How Ideas Take Shape

Ideas do not come into the world fully formed. They take shape. This drawing is a model for bringing ideas to life. It is based on the acronym for Shape — See, Hear, Ask, Play, Engage. I used to hate acronyms until I studied the word. It is Greek and literally means the “tip of the word.” Some of the original acronyms were Self Contained Underwater Breathing Apparatus, RADAR and LASER. So, those are cool words.

Here’s how the model works:

1. See & Hear. Observation and listening are key elements in idea hunting. They are the primary activities — not talking. We want to ask questions and we aren’t very good at it and our questions introduce bias. So, just watch and listen. When I worked at Saatchi, we would take executives shopping for their products in stores and just watch them. Many couldn’t find their own products on the shelf.

Anthropologists have been watching people in their cultures for years. It’s a great way to learn that I discovered firsthand. Before I was married, I worked at a greeting card company in product development. I got an assignment to create baby products. You know, first year books, calendar, etc. So, I invited all the Mom’s I knew to a meeting, and asked them to bring their baby books. It was a revelation. Watching them look through the books and listening to them tell stories to the other women. I realized that these books were a measure of motherhood, and it shaped our development of a whole suite of tools for mom’s to capture those early years. But I got those insights by seeing and hearing.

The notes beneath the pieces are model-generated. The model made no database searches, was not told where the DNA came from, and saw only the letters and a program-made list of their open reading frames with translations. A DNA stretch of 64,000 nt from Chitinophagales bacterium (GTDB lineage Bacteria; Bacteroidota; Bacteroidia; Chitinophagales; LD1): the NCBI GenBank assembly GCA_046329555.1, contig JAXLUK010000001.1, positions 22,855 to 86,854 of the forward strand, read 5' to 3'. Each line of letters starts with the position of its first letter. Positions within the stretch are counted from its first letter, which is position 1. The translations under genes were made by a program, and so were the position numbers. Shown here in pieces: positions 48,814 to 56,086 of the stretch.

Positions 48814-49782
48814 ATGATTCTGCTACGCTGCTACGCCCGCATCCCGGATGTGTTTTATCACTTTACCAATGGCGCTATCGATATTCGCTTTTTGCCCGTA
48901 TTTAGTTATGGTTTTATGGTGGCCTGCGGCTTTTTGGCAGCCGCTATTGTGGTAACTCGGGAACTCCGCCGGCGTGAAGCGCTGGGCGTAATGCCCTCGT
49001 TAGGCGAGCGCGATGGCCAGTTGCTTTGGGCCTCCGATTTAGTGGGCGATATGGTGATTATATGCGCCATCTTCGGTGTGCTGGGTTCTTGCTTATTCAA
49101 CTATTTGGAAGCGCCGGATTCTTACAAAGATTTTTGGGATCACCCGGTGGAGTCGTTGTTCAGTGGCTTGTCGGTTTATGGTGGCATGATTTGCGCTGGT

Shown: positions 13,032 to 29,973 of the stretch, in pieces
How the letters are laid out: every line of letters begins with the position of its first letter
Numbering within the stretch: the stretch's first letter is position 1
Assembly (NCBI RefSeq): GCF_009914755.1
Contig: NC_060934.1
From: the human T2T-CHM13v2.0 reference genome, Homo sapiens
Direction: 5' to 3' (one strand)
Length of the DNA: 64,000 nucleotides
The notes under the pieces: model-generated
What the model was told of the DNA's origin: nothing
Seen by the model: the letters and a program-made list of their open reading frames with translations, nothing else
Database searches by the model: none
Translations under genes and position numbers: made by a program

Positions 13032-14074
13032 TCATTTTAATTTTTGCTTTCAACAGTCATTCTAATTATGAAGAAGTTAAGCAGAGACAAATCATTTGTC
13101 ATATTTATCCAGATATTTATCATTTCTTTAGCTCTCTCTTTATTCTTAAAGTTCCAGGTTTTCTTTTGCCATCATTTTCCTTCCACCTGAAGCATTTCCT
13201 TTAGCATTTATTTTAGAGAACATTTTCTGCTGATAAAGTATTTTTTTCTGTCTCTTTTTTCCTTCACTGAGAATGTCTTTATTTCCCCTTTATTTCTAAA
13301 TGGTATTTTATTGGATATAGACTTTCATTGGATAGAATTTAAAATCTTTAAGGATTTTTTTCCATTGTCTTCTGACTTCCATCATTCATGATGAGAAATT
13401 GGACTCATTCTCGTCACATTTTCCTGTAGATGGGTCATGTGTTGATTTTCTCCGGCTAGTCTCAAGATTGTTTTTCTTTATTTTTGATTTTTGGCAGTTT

2. Ask & Play. These are the first and second activities. First you have to Ask, but not with your mouth. Ask with your eyes – watch intently, observe. Ask with your ears by listening to conversations and hearing what people are really saying. Like those mom’s telling me about a baby book, but really telling me about their desire to remember and mark milestones in their child’s lives and lacking both the tools and time to do so.

After you Ask, you Play. This is the creative part of the exercise, and it should not feel like work. If it does, then you are doing it work. Work and stress are flow killers and constrict ideas. I’ve got a great tool for ideation called Deconstruction. I’ll share it in another post.

3. Engage your idea with the world. Get feedback (n:1) from lots of people. How do they like it? Watch (see) them use it. Listen (hear) them talk about it as they use it. Insight. Insight. Insight. Harvest these learnings and go back into the Ask or Play phase again. Iterate until you are ready to Engage again. Then repeat until you have a winner — and your idea has taken shape.

The diagram is a matrix with See & Hear on the Y-Axis and Ask & Play on the X-Axis. This makes 4 distinct activities: Two in the Ask mode, and two in the Play mode. Only then do you engage your audience. Repeat as needed. It’s a total of 6 steps. To recap the process:

  1. See/Ask phase. Watch and observe.
  2. Hear/Ask phase. Listen and learn.
  3. See/Play phase. Work out the pattern.
  4. Hear/Play phase. Talk out ideas.
  5. Engage phase. Get it out into the world.
  6. Repeat. As needed.

We’ll spend time on this in other posts looking at how to execute these phases — best practices, etc.